This is part of what analysts say is Prince bin Salman’s attempt to foster a sense of Saudi national identity that has not existed since the kingdom’s founding in 1932.

“There has been a surge of Saudi nationalism since the campaign in Yemen began, with the sense that Saudi Arabia is taking independent collective action,” said Andrew Bowen, a Saudi expert at the Wilson Center in Washington.

Still, Mr. Bowen said support among younger Saudis could diminish the longer the conflict dragged on. Diplomats say the death toll for Saudi troops is higher than the government has publicly acknowledged, and a recent deadly airstrike on a funeral in the Yemeni capital has renewed calls by human rights groups and some American lawmakers to block or delay weapons sales to the kingdom.

People who have met Prince bin Salman said he insisted that Saudi Arabia must be more assertive in shaping events in the Middle East and confronting Iran’s influence in the region — whether in Yemen, Syria, Iraq or Lebanon.

Brian Katulis, a Middle East expert at the Center for American Progress in Washington, who met the prince this year in Riyadh, said his agenda was clear.

“His main message is that Saudi Arabia is a force to be reckoned with,” Mr. Katulis said.

Prince bin Salman at a news conference in April for Vision 2030, his plan to transform Saudi life by diversifying its economy away from oil, increasing Saudi employment and improving education, health and other government services. Credit Fayex Nureldine/Agence France-Presse — Getty Images

A Swift Ascent

Saudi Arabia is one of the world’s few remaining absolute monarchies, which means that Prince bin Salman was given all of his powers by a vote of one: his own father.

The prince’s rise began in early 2015, after King Abdullah died of lung cancer and King Salman ascended to the throne. In a series of royal decrees, the new king restructured the government and shook up the order of succession in the royal family in ways that invested tremendous power in his son.

He was named defense minister and head of a powerful new council to oversee the Saudi economy as well as put in charge of the governing body ofSaudi Aramco, the state oil company and the primary engine of the Saudi economy.

More important, the king decreed a new order of succession, overturning the wishes of King Abdullah and replacing his designated crown prince, Muqrin bin Abdulaziz, with Prince bin Nayef.

While all previous Saudi kings and crown princes had been sons of the kingdom’s founder, Prince bin Nayef was the first of the founder’s grandsons to be put in line. Many hailed the move because of the prince’s success at fighting Al Qaeda and because he has only daughters, leading many to hope he would choose a successor based on merit rather than paternity.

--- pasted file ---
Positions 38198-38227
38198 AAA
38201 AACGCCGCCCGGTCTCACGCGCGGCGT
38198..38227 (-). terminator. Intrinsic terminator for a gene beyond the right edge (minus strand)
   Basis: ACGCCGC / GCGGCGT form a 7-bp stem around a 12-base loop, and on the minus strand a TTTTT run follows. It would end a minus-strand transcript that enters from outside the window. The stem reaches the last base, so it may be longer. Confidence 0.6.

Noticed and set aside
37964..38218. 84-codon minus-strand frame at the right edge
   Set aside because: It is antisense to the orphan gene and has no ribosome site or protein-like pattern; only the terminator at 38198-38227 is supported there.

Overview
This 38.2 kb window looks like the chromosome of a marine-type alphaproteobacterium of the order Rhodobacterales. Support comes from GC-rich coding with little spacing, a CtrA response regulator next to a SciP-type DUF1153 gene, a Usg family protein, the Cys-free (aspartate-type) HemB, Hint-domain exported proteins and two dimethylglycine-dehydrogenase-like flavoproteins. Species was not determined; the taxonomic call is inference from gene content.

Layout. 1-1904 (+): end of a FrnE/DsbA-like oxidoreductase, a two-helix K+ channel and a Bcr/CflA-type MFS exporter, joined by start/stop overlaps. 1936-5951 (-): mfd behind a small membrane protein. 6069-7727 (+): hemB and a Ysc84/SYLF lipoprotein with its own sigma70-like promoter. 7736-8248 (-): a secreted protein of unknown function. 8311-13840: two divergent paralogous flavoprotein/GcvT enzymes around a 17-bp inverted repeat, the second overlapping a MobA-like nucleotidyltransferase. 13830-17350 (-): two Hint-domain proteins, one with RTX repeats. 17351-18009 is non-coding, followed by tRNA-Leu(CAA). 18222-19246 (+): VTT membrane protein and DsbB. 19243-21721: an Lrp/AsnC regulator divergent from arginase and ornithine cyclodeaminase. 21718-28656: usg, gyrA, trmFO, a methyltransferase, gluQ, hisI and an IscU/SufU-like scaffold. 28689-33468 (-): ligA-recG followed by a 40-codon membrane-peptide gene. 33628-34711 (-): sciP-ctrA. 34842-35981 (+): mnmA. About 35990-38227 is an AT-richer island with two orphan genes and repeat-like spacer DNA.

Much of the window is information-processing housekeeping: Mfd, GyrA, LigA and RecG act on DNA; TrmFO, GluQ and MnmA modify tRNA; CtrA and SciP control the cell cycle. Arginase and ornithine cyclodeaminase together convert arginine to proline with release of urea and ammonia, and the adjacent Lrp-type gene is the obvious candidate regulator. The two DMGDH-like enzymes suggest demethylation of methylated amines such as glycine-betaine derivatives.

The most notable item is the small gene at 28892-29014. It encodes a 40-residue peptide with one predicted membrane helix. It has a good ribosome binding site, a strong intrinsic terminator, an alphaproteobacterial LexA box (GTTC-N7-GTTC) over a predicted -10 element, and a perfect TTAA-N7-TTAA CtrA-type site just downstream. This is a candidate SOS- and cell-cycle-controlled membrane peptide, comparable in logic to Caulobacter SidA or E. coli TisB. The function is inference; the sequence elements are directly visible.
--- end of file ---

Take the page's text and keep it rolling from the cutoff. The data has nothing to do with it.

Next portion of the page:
The bigger surprise was that the king named Prince bin Salman deputy crown prince. He was 29 years old at the time and virtually unknown to the kingdom’s closest allies.

This effectively scrapped the political aspirations of his older relatives, many of whom had decades of experience in public life and in key sectors like defense and oil policy. Some are still angry — although only in private, out of deference to the 80-year-old king.

Since then, Prince bin Salman has moved quickly to build his public profile and market himself to other nations as the point man for the kingdom.

Domestically, his focus has been on an ambitious plan for the future of the kingdom, called Vision 2030. The plan, released in April, seeks to transform Saudi life by diversifying its economy away from oil, increasing Saudi employment and improving education, health and other government services. A National Transformation Plan, laying out targets for improving government ministries, came shortly after.

Secrets of the Kingdom
  • How One of the Deadliest Hajj Accidents Unfolded SEPT. 7, 2016

  • Saudi Arabia, Where Even Milk Depends on Oil, Struggles to Remake Its Economy OCT. 14, 2016

  • Saudis and Extremism: ‘Both the Arsonists and the Firefighters’ AUG. 26, 2016

  • A Saudi Morals Enforcer Called for a More Liberal Islam. Then the Death Threats Began. JUL. 11, 2016

  • A Saudi Imam, 2 Hijackers and Lingering 9/11 Mystery JUNE 18, 2016

  • How Kosovo Was Turned Into Fertile Ground for ISIS MAY 22, 2016

  • ISIS Turns Saudis Against the Kingdom, and Families Against Their Own APRIL 1, 2016

  • Quiet Support for Saudis Entangles U.S. in Yemen MARCH 14, 2016

  • U.S. Relies Heavily on Saudi Money to Support Syrian Rebels JAN. 24, 2016

Read in one way, the documents are an ambitious blueprint to change the Saudi way of life. Read in another, they are a scathing indictment of how poorly the kingdom has been run by Prince bin Salman’s elders.